One of the many valuable services provided by FutureOfCapitalism.com is keeping track of the tax increases supported by the New York Times. The newspaper adds to the list today, asserting in an editorial, "The middle class is also going to have to pay higher taxes…That means higher income taxes further down the income scale than Mr. Obama has previously called for, and new sources of tax revenue, like energy taxes or a financial-transactions tax or a value-added tax."
This, by our count, brings the total number of tax increases supported by the Times editorial columns to sixteen (income taxes plus "new sources" suggests at least three separate tax increases).
As a reminder, here are the previous 13 on the list
- tax on bank profits
- tax on on banker bonuses
- the Pelosi Tax, a 5.4% tax on the income of joint filers over $1 million (and single filers over $500,000)
- a tax on "very expensive" health care plans
- a federal tax on "drinks loaded with sugar."
- a $1.5 billion a year increase in property taxes in New York
- a 1% tax on private health insurance premiums
- a new 4 percent tax on income above $200,000 a year for married couples and above $100,000 for single taxpayers
- an increase in the payroll tax of 0.2 percentage points for earners below the $97,500 level and of "3 to 4 percent on wages above the base."
- restoring the death tax, which was scheduled to expire in 2010, to a 45% level on estates of more than $2 million.
- tax increases on fees charged by hedge funds and private equity mangers.
- an increase of $2 a pack in the tax on cigarettes sold in Nassau County.
- a new five-cent a bottle tax on "water, iced tea, sports drinks and juice" sold in New York State.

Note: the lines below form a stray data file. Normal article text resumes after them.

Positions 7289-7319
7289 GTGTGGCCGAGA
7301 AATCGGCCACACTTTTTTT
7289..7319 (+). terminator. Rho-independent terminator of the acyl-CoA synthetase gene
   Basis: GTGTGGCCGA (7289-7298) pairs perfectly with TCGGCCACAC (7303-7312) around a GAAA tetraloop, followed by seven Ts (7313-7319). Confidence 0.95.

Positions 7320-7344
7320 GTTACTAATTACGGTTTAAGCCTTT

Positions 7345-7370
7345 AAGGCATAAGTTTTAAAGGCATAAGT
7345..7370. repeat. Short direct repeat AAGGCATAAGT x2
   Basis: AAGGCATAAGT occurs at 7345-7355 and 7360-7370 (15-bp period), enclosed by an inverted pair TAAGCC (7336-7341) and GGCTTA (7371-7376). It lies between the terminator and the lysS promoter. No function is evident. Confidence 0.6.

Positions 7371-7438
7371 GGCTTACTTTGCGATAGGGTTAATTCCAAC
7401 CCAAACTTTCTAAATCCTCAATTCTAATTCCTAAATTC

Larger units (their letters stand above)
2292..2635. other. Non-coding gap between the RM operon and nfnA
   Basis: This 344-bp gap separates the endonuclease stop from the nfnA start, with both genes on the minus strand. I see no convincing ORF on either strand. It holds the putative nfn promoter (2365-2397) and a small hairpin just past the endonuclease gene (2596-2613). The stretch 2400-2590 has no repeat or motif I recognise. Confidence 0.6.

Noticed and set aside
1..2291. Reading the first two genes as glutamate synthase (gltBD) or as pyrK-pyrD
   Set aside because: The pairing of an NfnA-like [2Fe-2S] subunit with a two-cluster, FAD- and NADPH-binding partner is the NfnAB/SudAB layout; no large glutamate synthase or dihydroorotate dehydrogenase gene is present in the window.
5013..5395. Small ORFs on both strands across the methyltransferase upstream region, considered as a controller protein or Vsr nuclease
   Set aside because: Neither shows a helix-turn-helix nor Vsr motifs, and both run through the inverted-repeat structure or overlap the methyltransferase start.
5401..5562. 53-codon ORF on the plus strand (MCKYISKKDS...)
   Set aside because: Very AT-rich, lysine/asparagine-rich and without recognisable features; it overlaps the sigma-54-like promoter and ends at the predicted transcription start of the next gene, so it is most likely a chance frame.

One could probably even crank the number of Times-backed tax increases even higher if one included three taxes — the tax on tanning businesses, the tax for being uninsured, and the Medicare tax on "unearned" income for joint filers with income above $250,000 — that were included in ObamaCare, which the Times editorialist supported. That would bring the total up to 19.
At a certain point, it just becomes a caricature. To a carpenter, everything looks like a nail. To a Times editorialist, everything looks like a reason for a tax increase. There's a reason so few of the Times's suggested tax increases have become law, which is that most Americans feel like they are taxed enough already. Today's Times editorial concludes, "Mr. Obama must make the case for tax increases, based on reality, not ideology." In what reality can a politician pass or support 19 tax increases and still get re-elected? Isn't responding to every supposed problem with a proposal to increase taxes ideological rather than realistic? And never mind that the New York Times Company issuing the editorials is controlled by a trust organized legally in part to avoid the death tax, and that it sought and got tax New York breaks for its new headquarters building. I used to write that the Times was in favor of tax increases for the "non-Sulzberger rich," but that should be modified, as the Times now favors tax increases for the non-Sulzberger middle class as well. It's maddening, but it's also a useful glimpse into the mindset of the thought-leaders on the left.